Cassius Blue
Leptotes cassius theonus

Small butterfly with a wingspan to 1-3/8 inches. The upperside of the male is pale blue to bright blue with white fringes; that of the female is bluish-white to white with broad dark borders on the front wing and a dark spot on the rear margin of the hindwing. The underside of the hindwing is white with dark gray bands and two orange-rimmed black spots on the outer margin. The caterpillar has a black head; the body color varies from green with faint dark markings to patterned with faint white markings or red markings with white chevrons.
South Florida and southern Texas, West Indies, Mexico, Central America and South America. Strays to North Florida but is cold-sensitive.
Distribution and Abundance in Florida:
Adults and caterpillars present all year in South Florida; ranges to western Florida except in winter.
Hammock edges and open, disturbed sites.
The pale green, flattened eggs are laid singly on the flower buds, flowers and seed pods of the host plants.
Natural History:
Caterpillars sometimes are tended by ants; they attract the ants with secretions from a gland on the dorsal surface of the seventh abdominal segment. Adults often are feed near the ground, but sometimes nectar high up in trees. Females flutter in flight; males fly faster and more erratically. Pupae make a noise with a scraper and file in the dorsal cleft between the fifth and sixth abdominal segments.
Caterpillars feed on the flowers, buds, and immature seeds of host plants. Native larval host plants include the cultivated trees Jamaica-dogwood (Piscidia piscipula) and wild-tamarind (Lysiloma latisiliquum), the shrubs cat's-claw (Pithecellobium unguis-cati) and Florida Keys blackbead (Pithecellobium keyense), the wildflower eastern milkpea (Galactia regularis), and the vine downy milkpea (Galactia volubilis); cat's-claw, Florida Keys blackbead and wild-tamarind are also nectar plants. Larvae also feed on the common nonnative landscape shrub leadwort (Plumbago auriculata), the weedy nonnative wildflower shakeshake (Crotalaria incana) and the invasive nonnative vine rosary-pea (Abrus precatorius). Other native host plants are the critically-imperiled crenulate leadplant (Amorpha herbacea var. crenulata) and the vines cowpea (Vigna luteola), Florida hammock milkpea (Galactia striata) and wild plumbago (Plumbago scandens). Native nectar plants include the cultivated shrubs pineland croton (Croton linearis) and wild-sage (Lantana involucrata), the wildflowers narrowleaf yellowtops (Flaveria linearis), snow squarestem (Melanthera nivea) and yellow joyweed (Alternanthera flavescens), and the vine yellowroot (Morinda royoc). Other native nectar plants include the wildflower southeastern sunflower (Helianthus agrestis). Weedy native nectar plants include Spanish-needles (Bidens alba var. radiata). Adults also feed on the invasive nonnative Brazilian-pepper (Schinus terebinthifolius).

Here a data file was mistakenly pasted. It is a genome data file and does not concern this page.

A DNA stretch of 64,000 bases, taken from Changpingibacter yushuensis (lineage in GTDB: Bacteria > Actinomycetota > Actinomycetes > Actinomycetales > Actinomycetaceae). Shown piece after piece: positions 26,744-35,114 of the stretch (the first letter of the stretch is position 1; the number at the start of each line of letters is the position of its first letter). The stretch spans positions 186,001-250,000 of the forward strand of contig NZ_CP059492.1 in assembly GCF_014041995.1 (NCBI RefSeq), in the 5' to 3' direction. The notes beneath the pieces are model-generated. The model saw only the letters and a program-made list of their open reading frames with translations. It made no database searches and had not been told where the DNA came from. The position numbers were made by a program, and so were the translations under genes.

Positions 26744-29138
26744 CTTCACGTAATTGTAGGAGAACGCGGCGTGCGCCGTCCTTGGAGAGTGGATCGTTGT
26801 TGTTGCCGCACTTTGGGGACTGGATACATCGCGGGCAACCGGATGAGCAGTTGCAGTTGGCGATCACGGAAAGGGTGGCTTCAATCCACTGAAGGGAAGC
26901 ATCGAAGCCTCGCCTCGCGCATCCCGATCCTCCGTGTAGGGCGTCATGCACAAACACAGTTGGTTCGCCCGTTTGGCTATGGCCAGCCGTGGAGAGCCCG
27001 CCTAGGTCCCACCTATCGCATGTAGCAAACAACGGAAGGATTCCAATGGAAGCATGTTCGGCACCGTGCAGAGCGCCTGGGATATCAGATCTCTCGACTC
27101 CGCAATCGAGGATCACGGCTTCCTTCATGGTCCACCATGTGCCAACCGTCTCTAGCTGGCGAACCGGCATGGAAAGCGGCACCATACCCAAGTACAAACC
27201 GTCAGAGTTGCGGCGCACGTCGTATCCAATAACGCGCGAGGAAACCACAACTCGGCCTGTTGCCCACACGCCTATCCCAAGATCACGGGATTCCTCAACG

This species is listed as Threatened Due to Similarity of Appearance (to the Miami blue) on the federal Endangered and Threatened Species list. For more information, go to the U.S. Fish and Wildlife Service's species profile. For additional information, visit the Florida Museum of Natural History's Florida Wildflowers & Butterflies website, the University of Florida/IFAS Featured Creatures website, Butterflies and Moths of North America and Butterflies of Cuba.

Beryn Harty, 2014
At Key West Botanical Garden
Beryn Harty, 2014
At Key West Botanical Garden
Beryn Harty, 2012
Beryn Harty, 2012
CJ McCartney, 2021. Mating pair on Butterflybush (Varronia bullata subsp. humilis)